Defining “Moral Imagination”

Cross-posted at First Things Inspired by Patrick Deenan’s outstanding essay about sociologist and cultural philosopher Robert Nisbet, I’d like to define a term that appears as a theme in his work and was popularized by Russell Kirk: the moral imagination. (The term comes from Edmund Burke, and its quotation is below the fold.) It can [Read More…]

Cicero and Conservatism

(Cross-posted at First Things) It is, usually, far too awkward to import great figures of antiquity into current political discussions. That said, let’s give it a shot. Thinking through the definitions of conservatism, it seemed to me plausible that a conservative could perhaps make a claim to Cicero. This would assume an “imaginative,” not a [Read More…]

Abortion and Democracy

Ross Douthat (or, as I’ve nicknamed him, “he who should be read every Tuesday”) has a very good column about the politics of abortion in the wake of Tiller’s murder. The judicial fiat of Roe v. Wade is far and away the largest impediment to compromise and thus significant improvement in the climate of this [Read More…]

An “Old Spiritualist” on Catholicism

Recently, I was fortunate to spend an extended period of time at the Russell Kirk Center for Cultural Renewal as my dissertation and book proposal on modern American political thought rounds the corner. Annette Kirk, from an old and very activist New York Catholic family, was extraordinarily generous with her time and with documents about [Read More…]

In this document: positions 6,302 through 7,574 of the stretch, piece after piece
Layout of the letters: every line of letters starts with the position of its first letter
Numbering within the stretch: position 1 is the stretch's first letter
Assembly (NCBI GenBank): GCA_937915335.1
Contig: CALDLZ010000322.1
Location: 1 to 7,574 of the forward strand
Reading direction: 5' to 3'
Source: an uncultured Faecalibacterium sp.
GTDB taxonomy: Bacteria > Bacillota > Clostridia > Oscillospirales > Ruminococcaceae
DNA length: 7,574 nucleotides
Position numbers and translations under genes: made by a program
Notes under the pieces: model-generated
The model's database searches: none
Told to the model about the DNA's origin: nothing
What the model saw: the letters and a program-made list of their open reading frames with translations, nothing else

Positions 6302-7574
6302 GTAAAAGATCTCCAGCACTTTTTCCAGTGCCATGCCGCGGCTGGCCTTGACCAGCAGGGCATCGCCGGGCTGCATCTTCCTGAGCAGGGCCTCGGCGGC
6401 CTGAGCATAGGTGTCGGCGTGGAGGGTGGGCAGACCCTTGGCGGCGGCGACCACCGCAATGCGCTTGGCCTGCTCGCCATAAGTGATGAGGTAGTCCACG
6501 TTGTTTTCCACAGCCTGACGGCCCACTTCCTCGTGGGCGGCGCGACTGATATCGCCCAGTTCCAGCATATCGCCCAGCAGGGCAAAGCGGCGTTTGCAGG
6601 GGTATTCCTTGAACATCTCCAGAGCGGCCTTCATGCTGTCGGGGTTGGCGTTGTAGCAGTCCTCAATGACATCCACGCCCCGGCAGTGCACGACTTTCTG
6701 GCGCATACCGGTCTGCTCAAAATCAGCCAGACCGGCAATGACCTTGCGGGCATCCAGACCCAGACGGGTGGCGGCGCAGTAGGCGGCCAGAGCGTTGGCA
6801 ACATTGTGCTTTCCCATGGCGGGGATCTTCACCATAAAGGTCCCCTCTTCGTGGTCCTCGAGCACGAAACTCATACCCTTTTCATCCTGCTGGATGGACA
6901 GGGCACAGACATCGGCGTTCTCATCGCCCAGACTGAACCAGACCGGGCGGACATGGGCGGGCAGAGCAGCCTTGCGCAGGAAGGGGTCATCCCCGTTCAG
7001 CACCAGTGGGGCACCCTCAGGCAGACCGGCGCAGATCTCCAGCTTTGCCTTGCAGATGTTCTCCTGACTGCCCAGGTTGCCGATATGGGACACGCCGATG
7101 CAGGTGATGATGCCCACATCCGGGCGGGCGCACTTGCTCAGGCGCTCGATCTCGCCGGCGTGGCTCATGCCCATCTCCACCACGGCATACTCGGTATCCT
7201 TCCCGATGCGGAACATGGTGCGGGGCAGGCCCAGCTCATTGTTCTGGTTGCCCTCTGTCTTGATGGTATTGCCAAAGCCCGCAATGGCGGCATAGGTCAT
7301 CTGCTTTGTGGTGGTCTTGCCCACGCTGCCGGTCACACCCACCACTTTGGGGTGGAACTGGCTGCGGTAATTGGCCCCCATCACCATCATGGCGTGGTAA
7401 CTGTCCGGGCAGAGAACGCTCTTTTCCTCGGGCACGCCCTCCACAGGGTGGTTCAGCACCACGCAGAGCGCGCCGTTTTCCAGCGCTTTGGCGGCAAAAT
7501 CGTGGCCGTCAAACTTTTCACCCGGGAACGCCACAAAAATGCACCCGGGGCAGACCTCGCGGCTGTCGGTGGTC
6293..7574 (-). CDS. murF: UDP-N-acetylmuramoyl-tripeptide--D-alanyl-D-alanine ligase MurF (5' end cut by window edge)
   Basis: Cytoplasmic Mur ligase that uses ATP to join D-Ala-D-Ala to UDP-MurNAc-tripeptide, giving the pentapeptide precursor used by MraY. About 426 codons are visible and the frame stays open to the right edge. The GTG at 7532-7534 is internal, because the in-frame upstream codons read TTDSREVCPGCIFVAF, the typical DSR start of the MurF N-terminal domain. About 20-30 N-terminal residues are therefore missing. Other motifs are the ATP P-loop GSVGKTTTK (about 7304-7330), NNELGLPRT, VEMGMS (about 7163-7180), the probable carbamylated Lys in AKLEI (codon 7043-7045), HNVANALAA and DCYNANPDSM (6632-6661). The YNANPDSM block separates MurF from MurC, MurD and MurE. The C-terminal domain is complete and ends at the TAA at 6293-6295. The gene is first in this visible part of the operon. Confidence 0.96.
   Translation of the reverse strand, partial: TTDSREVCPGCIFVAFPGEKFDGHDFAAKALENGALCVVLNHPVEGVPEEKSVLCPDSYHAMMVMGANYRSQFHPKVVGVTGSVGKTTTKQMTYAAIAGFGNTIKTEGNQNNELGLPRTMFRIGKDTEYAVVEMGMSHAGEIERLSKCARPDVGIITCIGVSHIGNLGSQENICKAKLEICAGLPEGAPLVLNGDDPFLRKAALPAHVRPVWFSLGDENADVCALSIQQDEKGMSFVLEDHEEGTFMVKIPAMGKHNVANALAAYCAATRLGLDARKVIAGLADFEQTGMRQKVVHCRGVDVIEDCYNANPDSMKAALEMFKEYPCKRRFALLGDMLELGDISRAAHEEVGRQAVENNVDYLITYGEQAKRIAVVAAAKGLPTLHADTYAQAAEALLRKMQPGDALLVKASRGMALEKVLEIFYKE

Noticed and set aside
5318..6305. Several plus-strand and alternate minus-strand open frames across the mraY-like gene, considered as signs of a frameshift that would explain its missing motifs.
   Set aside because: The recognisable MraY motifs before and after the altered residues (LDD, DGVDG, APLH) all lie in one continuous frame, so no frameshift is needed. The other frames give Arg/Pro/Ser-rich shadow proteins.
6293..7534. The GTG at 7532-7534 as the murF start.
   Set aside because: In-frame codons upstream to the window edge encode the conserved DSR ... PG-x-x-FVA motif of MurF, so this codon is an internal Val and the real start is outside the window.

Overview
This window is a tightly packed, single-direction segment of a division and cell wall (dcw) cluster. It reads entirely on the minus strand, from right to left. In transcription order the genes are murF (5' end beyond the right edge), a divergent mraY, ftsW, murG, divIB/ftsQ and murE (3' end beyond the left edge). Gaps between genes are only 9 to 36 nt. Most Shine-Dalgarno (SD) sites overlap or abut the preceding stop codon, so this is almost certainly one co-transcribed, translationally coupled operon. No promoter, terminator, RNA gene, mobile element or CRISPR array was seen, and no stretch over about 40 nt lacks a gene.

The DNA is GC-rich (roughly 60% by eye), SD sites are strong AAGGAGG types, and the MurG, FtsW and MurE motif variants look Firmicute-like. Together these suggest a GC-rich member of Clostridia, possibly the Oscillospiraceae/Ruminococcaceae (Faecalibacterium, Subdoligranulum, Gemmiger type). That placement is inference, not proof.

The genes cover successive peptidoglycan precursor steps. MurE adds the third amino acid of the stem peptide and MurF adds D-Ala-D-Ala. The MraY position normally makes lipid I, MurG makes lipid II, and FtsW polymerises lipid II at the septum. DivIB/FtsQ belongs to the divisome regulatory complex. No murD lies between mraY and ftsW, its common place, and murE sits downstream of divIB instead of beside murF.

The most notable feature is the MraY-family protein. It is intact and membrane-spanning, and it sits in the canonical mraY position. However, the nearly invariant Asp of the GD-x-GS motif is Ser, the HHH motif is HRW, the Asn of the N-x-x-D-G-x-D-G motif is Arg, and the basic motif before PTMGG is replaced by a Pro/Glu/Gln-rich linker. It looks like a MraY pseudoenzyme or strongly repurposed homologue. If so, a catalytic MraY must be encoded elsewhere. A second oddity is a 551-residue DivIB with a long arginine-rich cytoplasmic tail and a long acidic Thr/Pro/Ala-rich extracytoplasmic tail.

Appreciation of Place

Cross posted at Postmodern Conservative Postmodernism, a critique of the over-ambitious nature of Enlightenment rationalism, is the beginning of an age deeply disenchanted with modernity. What is modernity and (following the most powerful of Twentieth Century constructs) its –ism? This generalization strikes me as a decent one: modernism and its stylistic descendants can be reasonably [Read More…]

Darwin at 200

As the two hundredth anniversary of the birth of Charles Darwin is noted across the world, it is fitting that researchers continue to make landmark discoveries that may well dramatically inform the understandings of our ancestry (learn more about “Ida” here). This is an exciting time for those interested in evolutionary change and biological difference. [Read More…]

Book Review: On Deaf Ears

It is always good to read, whenever possible, arguments from the “other side” of where one’s sentiments tend to exist. One scholar of political science who has been throwing buckets of cold water on the work of political theorists for years is George C. Edwards. His book On Deaf Ears: The Limits of the Bully [Read More…]

A Postmodern Conservatism? Part VI

A Postmodern Conservatism? Part I A Postmodern Conservatism? Part II A Postmodern Conservatism? Part III A Postmodern Conservatism? Part IV A Postmodern Conservatism? Part V (Cross-posted at First Things) The embrace of uncertainty is an intersection of two large and confusing terms, postmodernism and conservatism. The “postmodern conservative” is skeptical of new models and standards [Read More…]

Durkheim and Nisbet

Sociologists Emile Durkheim and Robert Nisbet are influential yet understudied today given the rise of social science methodology within that discipline. I think they would have much that is valuable to say were they alive now, and much that would conform to Catholic thought. Justice, they thought, requires virtuous forms of life from all members [Read More…]

Betjeman: An Appreciation

John Betjeman was a truly outstanding poet – among the greatest of the 20th Century and likely the most popular English poet of his time. Yet it could still be argued he is underappreciated. The author of lovely poems about life, his homeland, and Christianity, he was a devout Anglican and devoted family man racked [Read More…]